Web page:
'3. Does the Court have before it the necessary or indispensable parties for it to consider and decide whether or not such relief should be granted?
'4. Assuming jurisdiction to exist, should the district court be required to proceed with general desegregation of the public schools, either county-wide or as between Pleasant City and Northboro Schools, upon the complaint of the plaintiff-appellant alone?
'5. Should the Court confine its consideration of the present case to the question of whether the plaintiff-appellant was wrongfully denied admission to Northboro Schools?'
Those briefs have now been furnished. In addition, some fifty parents of some 189 Negro children who claim that they are entitled to or attending the public schools of Palm Beach County, Florida, have moved to intervene as appellants, and the appellees have vigorously objected to and opposed such motions to intervene. Intervention in this Court of Appeals should, we think, be denied.5 Our denial of leave to intervene here, however, is without prejudice to the movants becoming additional parties plaintiff in the District Court after remand.
The present case resembles, but is not now pleaded as, a class action. Upon remand, the complaint may be, and probably will be, amended so as to meet the requirements of Rule 23, Federal Rules of Civil Procedure, 28 U.S.C.A. Without such amendment, we think that the District Court has jurisdiction to enter a declaratory judgment and to relieve the plaintiff from a deprivation of his rights under the Constitution as construed by the Supreme Court. With appropriate amendment to the complaint, which should be permitted, the case may proceed in accordance with the practice in the usual actions of this kind.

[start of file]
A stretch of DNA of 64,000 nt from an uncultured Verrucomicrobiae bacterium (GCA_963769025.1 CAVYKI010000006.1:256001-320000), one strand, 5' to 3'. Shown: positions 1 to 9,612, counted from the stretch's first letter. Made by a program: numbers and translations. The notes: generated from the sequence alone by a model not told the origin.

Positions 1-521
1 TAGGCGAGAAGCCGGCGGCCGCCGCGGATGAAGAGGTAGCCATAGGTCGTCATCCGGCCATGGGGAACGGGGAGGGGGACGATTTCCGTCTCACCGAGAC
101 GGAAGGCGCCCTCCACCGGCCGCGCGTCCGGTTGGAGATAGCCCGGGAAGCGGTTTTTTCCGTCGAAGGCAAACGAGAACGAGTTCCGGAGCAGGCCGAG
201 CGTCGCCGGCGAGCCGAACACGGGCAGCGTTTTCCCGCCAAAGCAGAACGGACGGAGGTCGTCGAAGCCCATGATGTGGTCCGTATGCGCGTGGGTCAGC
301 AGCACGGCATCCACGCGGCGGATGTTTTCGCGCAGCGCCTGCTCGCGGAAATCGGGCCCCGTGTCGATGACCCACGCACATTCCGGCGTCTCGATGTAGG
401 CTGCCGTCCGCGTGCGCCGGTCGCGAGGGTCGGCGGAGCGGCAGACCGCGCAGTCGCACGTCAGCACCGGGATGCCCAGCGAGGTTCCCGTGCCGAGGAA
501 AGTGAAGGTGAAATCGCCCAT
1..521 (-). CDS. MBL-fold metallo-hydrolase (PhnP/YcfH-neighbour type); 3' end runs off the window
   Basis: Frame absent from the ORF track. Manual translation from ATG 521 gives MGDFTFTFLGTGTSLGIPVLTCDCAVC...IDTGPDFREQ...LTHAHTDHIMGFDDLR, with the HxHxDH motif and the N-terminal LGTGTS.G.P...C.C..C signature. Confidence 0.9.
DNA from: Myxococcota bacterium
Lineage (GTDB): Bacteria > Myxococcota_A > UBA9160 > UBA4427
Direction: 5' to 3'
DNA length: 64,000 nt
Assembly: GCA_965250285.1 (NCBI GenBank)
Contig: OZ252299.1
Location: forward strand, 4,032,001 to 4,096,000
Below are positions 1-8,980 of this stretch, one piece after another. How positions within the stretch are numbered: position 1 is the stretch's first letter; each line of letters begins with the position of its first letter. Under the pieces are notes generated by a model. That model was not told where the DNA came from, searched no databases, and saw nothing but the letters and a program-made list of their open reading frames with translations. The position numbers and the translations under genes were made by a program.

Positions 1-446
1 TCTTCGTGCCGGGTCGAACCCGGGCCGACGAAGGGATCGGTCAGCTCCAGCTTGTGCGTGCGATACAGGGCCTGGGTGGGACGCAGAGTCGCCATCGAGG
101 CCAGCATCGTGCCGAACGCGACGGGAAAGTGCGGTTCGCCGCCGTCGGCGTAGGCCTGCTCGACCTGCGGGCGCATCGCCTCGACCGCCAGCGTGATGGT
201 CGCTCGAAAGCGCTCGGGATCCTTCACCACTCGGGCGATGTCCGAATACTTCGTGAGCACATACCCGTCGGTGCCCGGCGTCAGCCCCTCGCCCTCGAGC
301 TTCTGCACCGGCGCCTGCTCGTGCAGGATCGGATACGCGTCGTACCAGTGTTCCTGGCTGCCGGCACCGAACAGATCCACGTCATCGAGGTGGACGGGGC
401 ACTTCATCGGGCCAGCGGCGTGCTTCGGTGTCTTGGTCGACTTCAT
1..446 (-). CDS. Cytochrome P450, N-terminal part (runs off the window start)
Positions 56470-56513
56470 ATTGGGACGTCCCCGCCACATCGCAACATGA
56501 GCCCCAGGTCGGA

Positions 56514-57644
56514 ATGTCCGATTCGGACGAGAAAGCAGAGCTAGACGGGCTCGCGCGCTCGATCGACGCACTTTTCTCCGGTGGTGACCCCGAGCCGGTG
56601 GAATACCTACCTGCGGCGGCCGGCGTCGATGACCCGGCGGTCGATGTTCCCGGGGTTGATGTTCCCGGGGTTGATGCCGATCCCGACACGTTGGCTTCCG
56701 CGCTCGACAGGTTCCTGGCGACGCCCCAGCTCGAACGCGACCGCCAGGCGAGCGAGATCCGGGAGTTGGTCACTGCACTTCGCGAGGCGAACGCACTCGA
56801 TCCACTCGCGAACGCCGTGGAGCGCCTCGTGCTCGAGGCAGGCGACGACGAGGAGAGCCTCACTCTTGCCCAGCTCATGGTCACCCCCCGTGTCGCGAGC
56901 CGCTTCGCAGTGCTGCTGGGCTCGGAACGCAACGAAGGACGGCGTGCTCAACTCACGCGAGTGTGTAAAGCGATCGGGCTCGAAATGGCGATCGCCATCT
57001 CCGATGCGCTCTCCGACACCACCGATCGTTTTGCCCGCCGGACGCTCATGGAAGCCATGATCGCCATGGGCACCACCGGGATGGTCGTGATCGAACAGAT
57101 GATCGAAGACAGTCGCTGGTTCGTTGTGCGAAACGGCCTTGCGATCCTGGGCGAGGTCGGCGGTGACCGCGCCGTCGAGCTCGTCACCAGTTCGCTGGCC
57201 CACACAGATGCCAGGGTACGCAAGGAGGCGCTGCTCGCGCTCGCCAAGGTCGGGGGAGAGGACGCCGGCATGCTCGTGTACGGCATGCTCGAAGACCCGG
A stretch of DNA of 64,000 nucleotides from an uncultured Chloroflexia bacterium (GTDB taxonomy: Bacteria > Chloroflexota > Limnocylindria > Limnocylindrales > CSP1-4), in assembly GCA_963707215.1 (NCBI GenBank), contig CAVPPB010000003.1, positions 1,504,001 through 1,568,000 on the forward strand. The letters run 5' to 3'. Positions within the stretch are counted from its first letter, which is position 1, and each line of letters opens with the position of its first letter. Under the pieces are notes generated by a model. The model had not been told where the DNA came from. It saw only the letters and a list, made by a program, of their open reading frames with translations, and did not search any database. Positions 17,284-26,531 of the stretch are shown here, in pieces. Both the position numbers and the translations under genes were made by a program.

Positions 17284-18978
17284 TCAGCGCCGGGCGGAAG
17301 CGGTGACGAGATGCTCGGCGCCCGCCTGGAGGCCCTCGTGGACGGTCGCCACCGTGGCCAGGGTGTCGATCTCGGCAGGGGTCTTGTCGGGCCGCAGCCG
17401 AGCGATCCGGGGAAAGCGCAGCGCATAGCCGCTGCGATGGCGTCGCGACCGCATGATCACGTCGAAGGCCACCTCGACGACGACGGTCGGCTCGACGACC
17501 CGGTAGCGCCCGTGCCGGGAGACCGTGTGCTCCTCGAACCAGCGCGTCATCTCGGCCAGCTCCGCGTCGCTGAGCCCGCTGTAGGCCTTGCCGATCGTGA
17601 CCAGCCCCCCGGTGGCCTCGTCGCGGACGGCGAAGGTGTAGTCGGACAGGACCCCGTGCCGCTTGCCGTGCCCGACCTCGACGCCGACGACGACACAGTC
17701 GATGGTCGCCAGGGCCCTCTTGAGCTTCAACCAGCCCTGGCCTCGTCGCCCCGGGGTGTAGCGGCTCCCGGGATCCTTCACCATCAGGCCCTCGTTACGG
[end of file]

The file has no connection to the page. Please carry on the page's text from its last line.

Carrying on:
The primary responsibility rests on the County Board of Public Instruction to make 'a prompt and reasonable start,' and then proceed to 'a good faith compliance at the earliest practicable date' with the Constitution as construed by the Supreme Court.6 'During this period of transition,' the district court must retain jurisdiction to ascertain and to require good faith compliance.7
The judgment of dismissal is therefore reversed and the cause remanded.
Reversed and remanded.
Brown v. Board of Education, 1954, 347 U.S. 483, 74 S.Ct. 686, 98 L.Ed. 873, and 1955, 349 U.S. 294, 75 S.Ct. 753, 99 L.Ed. 1083
E.g., Borders v. Rippy, 5 Cir., 1957, 247 F.2d 286, 271; Avery v. Wichita Falls Independent School District, 5 Cir., 1957, 241 F.2d 230, 233
Florida Statutes Annotated, 230.232, Laws 1956, Extraordinary Session, Chapter 31380
Shuttlesworth v. Birmingham Board of Education, D.C.N.D.Ala., 162 F.Supp. 372, 384
Morin v. City of Stuart, 5 Cir., 1939, 112 F.2d 585; Stallings v. Conn, 5 Cir., 1934, 74 F.2d 189, 191; 4 Moore's Federal Practice, 2d ed., page 99; 39 Am.Jur. p. 943
See Borders v. Rippy, 5 Cir., 1957, 247 F.2d 268, 271, 272; Rippy v. Borders, 5 Cir., 1957, 250 F.2d 690, 693